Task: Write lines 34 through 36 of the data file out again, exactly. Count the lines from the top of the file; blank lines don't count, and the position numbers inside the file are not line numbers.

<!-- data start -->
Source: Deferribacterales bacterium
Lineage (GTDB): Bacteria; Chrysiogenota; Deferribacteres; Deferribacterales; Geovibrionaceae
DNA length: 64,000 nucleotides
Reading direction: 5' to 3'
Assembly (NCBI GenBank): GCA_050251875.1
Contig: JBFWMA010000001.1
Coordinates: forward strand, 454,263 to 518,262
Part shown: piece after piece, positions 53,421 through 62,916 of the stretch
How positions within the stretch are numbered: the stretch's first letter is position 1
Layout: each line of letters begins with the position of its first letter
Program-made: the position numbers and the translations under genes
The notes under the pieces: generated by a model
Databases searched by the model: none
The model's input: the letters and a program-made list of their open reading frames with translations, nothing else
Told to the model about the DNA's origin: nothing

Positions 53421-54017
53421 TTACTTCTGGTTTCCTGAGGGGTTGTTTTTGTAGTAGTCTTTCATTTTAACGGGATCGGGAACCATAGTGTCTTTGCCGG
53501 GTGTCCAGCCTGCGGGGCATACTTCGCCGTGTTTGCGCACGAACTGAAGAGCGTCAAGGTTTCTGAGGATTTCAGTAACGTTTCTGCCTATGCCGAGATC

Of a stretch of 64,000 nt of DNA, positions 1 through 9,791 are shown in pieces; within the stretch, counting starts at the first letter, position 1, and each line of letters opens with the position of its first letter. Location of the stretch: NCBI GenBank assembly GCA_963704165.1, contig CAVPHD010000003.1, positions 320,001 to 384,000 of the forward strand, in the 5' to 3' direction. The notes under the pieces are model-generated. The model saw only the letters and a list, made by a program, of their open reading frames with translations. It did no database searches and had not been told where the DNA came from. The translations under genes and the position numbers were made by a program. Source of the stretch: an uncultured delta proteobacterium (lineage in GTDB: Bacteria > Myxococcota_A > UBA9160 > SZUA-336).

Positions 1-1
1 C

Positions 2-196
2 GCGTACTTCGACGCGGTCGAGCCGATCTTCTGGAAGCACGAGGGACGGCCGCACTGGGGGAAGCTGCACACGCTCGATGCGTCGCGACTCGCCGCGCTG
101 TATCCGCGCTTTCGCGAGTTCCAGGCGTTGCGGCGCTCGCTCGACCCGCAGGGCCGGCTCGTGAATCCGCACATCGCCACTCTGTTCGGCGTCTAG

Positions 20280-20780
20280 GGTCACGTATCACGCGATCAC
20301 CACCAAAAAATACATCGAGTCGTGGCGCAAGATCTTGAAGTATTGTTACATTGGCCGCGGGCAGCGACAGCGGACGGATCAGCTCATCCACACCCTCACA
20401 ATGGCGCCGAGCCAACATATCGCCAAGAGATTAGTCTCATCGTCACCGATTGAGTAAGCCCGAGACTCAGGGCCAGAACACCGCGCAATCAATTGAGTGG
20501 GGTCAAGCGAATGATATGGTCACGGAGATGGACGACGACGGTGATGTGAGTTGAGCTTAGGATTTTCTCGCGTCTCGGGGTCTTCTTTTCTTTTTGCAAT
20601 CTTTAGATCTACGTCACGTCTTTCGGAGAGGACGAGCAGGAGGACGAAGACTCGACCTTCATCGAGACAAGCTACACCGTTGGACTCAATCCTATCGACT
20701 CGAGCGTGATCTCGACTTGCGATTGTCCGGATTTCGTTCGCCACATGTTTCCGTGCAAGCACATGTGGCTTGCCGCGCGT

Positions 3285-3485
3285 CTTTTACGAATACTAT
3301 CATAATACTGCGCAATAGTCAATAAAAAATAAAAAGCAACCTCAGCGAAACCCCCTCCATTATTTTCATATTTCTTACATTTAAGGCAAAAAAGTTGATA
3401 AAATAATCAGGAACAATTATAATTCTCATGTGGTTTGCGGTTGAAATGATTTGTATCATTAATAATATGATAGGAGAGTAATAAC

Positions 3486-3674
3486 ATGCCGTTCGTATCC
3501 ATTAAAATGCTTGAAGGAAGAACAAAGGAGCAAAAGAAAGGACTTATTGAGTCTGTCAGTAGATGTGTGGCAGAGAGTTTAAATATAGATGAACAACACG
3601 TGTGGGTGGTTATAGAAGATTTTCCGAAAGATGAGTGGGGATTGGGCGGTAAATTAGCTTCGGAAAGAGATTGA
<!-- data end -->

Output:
3301 CATAATACTGCGCAATAGTCAATAAAAAATAAAAAGCAACCTCAGCGAAACCCCCTCCATTATTTTCATATTTCTTACATTTAAGGCAAAAAAGTTGATA
3401 AAATAATCAGGAACAATTATAATTCTCATGTGGTTTGCGGTTGAAATGATTTGTATCATTAATAATATGATAGGAGAGTAATAAC

Positions 3486-3674